Merkel, based in the city of Suhl, Germany, has been making high-quality sporting guns since the 17th century. The company has a worldwide reputation for its unique engravings, along with a training school for engravers and a gun-making ‘technical school’.
When a friend mentioned to me that he owned one – and, more importantly, that it was an unusual model with unique engravings in a feisty 9.3x74R – I knew it was time for me to start pleading. He had only fired it a few times, but he eventually succumbed to my request with the agreement that I was to guard it with my life. He would clearly be enduring some sleepless nights worrying about the safety of his prized possession.
The Merkel 161 is the sister model to the 141 boxlock, but with a side-lock design. These models are made for medium to big game hunting, especially driven boar. The double barrel concept is popular as it allows a very quick second shot. To accommodate larger African game, Merkel has a much heavier safari range of rifles with more robust calibres to suit.
As soon as I lifted the gun from the cabinet, its elegance and quality became apparent. The 161 is built as a slim version of Merkel’s double rifle range. Based on a 28-gauge shotgun chassis, it weighs in at a lean 6.7lb (3kg), making it ideal for quick, responsive shooting. The short, ‘tin soldered’ 22in (55cm) barrels have open sights as standard, together with highly engineered bases for swing-off Merkel mounts. This gun had been set to a 100-yard zero – adjustments to this can be made using a hex-headed key fitted into the regulating ports between the muzzles. The barrels are produced in 6.5x57R, 7x57R, 7x65R, .30-06, .30R Blaser, 8×57 IRS and 9.3x74R. There is also a sling mount to aid portability.
The side-lock Anson and Deeley action comes with a double trigger in the 161. The front trigger can also be pushed forward to act as a set trigger. Most models have injectors, but for an unknown reason this one did not have them fitted. There is also a cocking indicator, and the safety automatically comes on after breaking the barrel – very similar to many shotguns.
The side-lock panels are normally presented in an Arabesque style. On this custom rifle, you can see the detail of typical Germanic beer-drinking scenes, mixed with hunting dogs and woodland backdrops. If you look carefully, you can see the tiny mouse on the floorboards, being stalked by the cat, close to the traditional Bavarian walled timepiece. Merkel states in its promotional literature that ‘ultimate freedom of expression is offered,’ and that’s certainly no lie.
The optional ‘luxury’ finely grained walnut wood is a work of art and a pleasure to handle, with a beautifully designed pistol grip and a cheekpiece that oozes elegance. Once again, a wide variety of options are available, from Scottish and fish scale surface finishes to the hand-polished traditional English finish.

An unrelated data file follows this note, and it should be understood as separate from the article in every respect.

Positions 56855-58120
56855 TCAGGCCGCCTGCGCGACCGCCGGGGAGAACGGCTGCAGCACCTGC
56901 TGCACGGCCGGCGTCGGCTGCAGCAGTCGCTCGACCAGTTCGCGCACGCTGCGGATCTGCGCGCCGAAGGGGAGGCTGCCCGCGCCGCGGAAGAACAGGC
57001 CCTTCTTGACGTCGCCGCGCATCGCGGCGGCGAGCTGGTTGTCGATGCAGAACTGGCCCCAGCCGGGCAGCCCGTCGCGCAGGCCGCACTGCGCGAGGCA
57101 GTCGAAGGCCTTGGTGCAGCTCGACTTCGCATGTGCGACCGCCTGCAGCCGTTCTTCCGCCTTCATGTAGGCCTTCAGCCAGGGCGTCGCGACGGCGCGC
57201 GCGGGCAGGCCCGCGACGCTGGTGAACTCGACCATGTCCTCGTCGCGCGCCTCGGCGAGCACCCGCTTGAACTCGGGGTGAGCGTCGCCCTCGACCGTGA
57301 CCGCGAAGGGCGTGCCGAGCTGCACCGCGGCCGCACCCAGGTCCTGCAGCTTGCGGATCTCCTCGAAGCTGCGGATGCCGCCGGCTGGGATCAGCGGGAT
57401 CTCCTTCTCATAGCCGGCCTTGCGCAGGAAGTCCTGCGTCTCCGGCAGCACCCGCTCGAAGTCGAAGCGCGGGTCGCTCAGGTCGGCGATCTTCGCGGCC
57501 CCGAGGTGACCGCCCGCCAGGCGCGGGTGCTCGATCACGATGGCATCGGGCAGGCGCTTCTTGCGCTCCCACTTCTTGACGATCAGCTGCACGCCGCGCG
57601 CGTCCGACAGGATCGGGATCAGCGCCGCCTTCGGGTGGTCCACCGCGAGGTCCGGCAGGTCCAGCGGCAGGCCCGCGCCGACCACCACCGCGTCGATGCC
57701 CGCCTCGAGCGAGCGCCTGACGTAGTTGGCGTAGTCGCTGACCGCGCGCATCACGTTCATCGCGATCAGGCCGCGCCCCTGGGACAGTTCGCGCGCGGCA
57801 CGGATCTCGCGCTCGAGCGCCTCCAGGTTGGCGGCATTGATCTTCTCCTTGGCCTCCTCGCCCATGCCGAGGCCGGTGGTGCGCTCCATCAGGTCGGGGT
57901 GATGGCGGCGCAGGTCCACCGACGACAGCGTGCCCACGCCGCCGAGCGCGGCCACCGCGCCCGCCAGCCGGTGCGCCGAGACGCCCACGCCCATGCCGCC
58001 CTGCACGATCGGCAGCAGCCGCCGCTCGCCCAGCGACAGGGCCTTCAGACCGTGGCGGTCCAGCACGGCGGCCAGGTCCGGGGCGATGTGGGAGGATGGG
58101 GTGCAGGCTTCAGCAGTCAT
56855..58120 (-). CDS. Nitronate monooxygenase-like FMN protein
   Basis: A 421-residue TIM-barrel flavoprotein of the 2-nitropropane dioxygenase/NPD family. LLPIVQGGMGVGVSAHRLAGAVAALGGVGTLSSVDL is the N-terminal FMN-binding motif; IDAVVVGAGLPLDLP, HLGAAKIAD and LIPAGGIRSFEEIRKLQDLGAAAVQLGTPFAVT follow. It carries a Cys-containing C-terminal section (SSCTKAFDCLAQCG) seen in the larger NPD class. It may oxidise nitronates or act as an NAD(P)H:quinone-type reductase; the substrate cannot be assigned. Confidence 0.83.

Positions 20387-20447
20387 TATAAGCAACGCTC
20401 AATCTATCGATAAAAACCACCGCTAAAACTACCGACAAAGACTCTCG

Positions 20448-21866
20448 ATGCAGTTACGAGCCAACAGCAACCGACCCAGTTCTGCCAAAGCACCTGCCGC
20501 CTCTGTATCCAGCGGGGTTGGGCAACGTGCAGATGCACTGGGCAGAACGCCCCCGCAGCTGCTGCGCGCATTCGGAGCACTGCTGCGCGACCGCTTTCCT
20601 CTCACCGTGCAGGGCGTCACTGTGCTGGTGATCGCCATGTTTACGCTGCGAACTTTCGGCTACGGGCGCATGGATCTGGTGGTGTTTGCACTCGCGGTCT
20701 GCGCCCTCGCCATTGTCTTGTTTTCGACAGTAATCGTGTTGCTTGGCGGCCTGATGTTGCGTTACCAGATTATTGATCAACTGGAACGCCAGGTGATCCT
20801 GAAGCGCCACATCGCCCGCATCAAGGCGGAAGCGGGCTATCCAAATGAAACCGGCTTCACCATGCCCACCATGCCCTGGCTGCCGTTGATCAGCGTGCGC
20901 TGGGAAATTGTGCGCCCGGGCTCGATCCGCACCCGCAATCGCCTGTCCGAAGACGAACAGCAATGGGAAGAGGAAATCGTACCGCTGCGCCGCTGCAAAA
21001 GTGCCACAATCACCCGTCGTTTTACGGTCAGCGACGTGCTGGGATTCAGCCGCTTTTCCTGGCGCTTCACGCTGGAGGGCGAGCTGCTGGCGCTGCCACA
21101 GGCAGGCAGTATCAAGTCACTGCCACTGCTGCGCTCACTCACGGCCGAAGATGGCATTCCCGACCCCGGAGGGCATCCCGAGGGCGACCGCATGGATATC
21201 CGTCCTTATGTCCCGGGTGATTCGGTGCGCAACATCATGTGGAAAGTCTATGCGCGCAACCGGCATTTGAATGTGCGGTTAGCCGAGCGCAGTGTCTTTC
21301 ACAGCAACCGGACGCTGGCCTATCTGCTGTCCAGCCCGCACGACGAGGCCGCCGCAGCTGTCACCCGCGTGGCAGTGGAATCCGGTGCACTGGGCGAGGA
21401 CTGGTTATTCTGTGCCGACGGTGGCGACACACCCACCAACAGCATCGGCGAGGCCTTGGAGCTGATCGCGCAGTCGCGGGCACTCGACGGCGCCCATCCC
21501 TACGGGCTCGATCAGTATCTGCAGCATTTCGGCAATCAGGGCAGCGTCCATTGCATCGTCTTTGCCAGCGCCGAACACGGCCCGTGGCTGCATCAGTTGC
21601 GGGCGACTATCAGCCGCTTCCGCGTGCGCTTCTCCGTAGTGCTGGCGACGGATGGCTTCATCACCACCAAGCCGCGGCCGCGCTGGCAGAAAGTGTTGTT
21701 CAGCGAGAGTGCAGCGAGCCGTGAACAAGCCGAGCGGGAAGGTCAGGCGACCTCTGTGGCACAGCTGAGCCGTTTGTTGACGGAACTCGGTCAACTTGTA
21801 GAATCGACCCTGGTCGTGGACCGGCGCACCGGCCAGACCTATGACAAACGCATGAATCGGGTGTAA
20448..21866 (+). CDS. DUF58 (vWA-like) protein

So what is it like to shoot? For this review, I used RWS ammo that kicks out a 258-grain bullet at 2,640fps, so I was anticipating a fair amount of recoil. With the zero set at 100 yards by Merkel, it will drop 1.5in at 150 yards and 5in at 200 yards. Fitted to the rifle was a Swarovski PV1 1.5-6×42 with an illuminated round reticle with central dot, designed for running boar. To remove the scope, turn a section of the rear mount to release it, swing the assembly to the right until it is 90 degrees to the barrel and lift it off.
With a one-metre round steel target set at 100 yards, my first shot was some 15in high thanks to me snatching the firm trigger in anticipation of an impending recoil. Despite it being a short rifle, the muzzle lift was very controllable, and while the recoil was highly noticeable, I managed to achieve a 5-6in group at this distance.
As with most double rifles, there is an acquired technique to shooting the 161 reasonably accurately. With practice, I am sure I could do much better. Having said that, these types of rifle are not built for supreme accuracy, so anything around 3-4in at this distance would be acceptable. Meanwhile, the Swarovski optics were up to their usual high level of quality, and I could see how the reticle would be easy to use on running game. Using the open field sight, I found most targets a breeze to aim at, mostly thanks to the well-designed foresight.
The Merkel 161, being short and extremely pointable, was an absolute pleasure to use. With a starting cost of £11,000 for the standard model, you’re bound to expect the highest quality workmanship, and this rifle is a most beautiful example. I can see myself using it on a wild game hunt, whether in Europe or Africa, when suddenly a wild pig is spooked and scampers some 50 yards to my right. In one movement, the gun comes up to the shoulder, and the trigger is immediately squeezed off with fatal effect. All I need to do now is use it on the real thing. I can hardly wait. Any offers? TP